The Yankees beat the Tigers last night and the ninth inning was over in the blink of an eye. Aroldis Chapman needed only seven pitches to get a pop-up to first, a grounder to second, and a strikeout to nail down his first save of the new season. The only number that seemed to matter: 97.0 mph. That was Chapman’s average fastball for the night.
“Obviously, he was really efficient,” Aaron Boone said to Dan Martin following the game. “It looked like there was good life on his fastball. I wasn’t overly concerned with it (but) it was good to see him come in and start to push it up a little bit and look like his stuff was crisp.”
Chapman’s trademark velocity was noticeably down in Spring Training, sitting mostly 94-95 mph on the television radar gun. He averaged 95.0 mph in his first regular season appearance last Thursday and topped out at 97.8 mph. In a vacuum, that’s very good velocity. For Chapman, it’s definitely down.
“It’s something we’ll keep an eye on. We’ll see as we get into the season and it gets warmer,” pitching coach Larry Rothschild told Dan Martin and George King over the weekend. Chapman said he’s healthy and feels great physically, which is good even though it’s hard to trust athletes when they talk about their health (they always say they’re healthy).
Chapman turned 31 in February and velocity loss is part of life for a pitcher. His average fastball velocity was lower last year than the year before, and that year was lower than the year before it. Remember those 105 mph fastballs everyone fell in love with? Chapman hasn’t thrown a pitch that hard since August 2016. That historic velocity was never going to last and, really, it’s pretty amazing it lasted as long as it did.
It’s easy (and understandable) to freak out about reduced velocity these days and there’s no doubt a 104 or 105 mph fastball is more effective than a 96 or 97 mph fastball. At 104-105 mph, Chapman is a dominator. At 96-97 mph, the outs don’t come quite as easy. The good news is we’ve already seen some improvement in his two appearances …
- March 28th: 95.0 mph average and 97.8 mph max
- April 1st: 97.0 mph average and 98.3 mph max (on a very cold night)
… and Chapman has shown us he can make adjustments. Last year he incorporated his slider more than ever before and that happened even before it was clear his velocity was down and staying down. He came out of the gate throwing more sliders, which tells us the plan going into the season was more sliders. It just so happened to coincide with the first significant velocity loss of his career.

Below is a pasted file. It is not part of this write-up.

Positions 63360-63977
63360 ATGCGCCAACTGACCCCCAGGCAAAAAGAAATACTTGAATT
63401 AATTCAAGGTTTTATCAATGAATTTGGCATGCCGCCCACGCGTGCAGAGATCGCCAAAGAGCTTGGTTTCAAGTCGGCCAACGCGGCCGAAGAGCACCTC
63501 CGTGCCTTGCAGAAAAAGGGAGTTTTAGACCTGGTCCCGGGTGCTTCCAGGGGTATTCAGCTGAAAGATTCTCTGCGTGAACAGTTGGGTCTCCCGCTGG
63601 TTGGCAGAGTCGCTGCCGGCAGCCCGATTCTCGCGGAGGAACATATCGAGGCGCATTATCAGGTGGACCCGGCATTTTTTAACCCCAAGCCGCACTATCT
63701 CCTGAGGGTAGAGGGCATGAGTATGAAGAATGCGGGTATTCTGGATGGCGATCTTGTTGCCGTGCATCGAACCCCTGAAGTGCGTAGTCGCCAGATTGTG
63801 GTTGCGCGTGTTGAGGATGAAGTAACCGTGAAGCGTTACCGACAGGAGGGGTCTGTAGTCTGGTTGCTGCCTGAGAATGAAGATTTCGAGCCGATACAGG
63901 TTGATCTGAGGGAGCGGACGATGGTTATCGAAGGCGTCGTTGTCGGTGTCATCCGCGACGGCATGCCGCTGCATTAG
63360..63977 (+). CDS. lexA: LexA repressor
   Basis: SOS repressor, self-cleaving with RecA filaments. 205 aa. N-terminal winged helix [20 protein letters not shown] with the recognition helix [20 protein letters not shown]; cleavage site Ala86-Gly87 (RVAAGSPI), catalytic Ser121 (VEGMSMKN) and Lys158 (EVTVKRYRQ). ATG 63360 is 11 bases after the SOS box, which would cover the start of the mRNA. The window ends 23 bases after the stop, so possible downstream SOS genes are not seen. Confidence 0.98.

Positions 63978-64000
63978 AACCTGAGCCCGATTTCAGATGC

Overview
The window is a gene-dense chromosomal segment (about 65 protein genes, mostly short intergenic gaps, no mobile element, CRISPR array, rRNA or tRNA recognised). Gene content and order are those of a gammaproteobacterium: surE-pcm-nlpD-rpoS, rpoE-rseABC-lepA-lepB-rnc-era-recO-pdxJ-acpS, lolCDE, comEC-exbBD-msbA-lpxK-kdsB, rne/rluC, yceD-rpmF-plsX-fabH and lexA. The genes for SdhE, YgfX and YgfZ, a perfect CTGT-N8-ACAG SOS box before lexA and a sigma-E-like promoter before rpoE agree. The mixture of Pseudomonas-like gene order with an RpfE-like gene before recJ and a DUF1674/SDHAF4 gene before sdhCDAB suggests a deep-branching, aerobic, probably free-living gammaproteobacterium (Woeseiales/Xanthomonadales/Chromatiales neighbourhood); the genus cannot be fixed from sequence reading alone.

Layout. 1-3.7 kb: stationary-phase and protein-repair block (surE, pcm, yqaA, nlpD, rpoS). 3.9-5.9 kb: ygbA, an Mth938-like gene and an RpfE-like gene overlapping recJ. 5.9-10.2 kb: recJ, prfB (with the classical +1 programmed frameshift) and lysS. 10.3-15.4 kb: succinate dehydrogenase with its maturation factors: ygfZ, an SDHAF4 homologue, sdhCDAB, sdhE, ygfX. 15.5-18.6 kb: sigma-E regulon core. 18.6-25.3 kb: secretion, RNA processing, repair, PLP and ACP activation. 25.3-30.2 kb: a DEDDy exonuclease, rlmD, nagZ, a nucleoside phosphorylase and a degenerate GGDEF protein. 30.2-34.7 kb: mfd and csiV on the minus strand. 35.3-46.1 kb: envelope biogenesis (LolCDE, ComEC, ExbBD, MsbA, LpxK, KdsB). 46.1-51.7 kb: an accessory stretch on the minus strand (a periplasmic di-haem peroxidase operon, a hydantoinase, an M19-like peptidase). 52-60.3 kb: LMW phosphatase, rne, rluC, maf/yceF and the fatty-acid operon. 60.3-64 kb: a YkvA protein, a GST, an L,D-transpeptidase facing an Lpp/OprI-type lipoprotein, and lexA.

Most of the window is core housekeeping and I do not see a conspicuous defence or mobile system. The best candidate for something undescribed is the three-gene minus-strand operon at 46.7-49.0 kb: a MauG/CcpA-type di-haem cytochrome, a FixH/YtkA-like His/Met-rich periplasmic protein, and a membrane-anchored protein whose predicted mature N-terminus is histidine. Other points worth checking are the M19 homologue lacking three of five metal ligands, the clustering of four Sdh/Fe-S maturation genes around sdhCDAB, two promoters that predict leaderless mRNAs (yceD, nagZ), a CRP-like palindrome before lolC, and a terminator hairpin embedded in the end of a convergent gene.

While I enjoy a good velocity freakout as much as anyone (actually, I don’t), we don’t know whether Chapman’s reduced velocity is actually a problem yet. He’s only made two appearances and both went fine (admittedly against terrible teams), and his velocity ticked up the second time out. It could be that Chapman needs a few weeks to reach his maximum velocity and begin touching 100 mph again.
“What makes Aroldis so unique and so special (is) his kinetic chain is so freakish,” Boone said last week. “I think once that gets really dialed in, I think the velocity will follow. Now, is it 103s and 102s? I don’t know. I would expect him to slowly start to tick back that way.”
Right now, four games and two Chapman appearances into the new season, I consider his velocity something to watch more than something to worry about. Will he be the overwhelming dominator he was in his prime at 97-98 mph instead of 104-105 mph? No, probably not, but that doesn’t mean Chapman can’t be very effective either. He was a deserving All-Star last year despite the velocity drop.
We need more information, basically. Let’s see whether the velocity gradually increases in the coming weeks and let’s see how effective Chapman remains without the triple-digit heater. If the velocity gain we saw last night stops or even reverses, and he starts getting knocked around the park and/or walking everyone, then it’ll be time to worry. Right now, it’s still not clear whether the reduced velocity hurts him. All we know is his velocity is down. We can’t dismiss the velocity loss. We also can’t make any definitive conclusions yet either.
The important thing is health. As long as Chapman’s healthy — and he does look healthy — he has a chance to increase his velocity as the season progresses and the weather warms up, and he has a chance to make adjustments too. You can’t do either of those things when you’re hurt. Chapman’s healthy and we’ve already seen some velocity uptick. Chances are those 104s and 105s are never coming back given normal age-related velocity loss. Chapman can still have success at 97-98 mph, which is down for him and excellent for everyone else.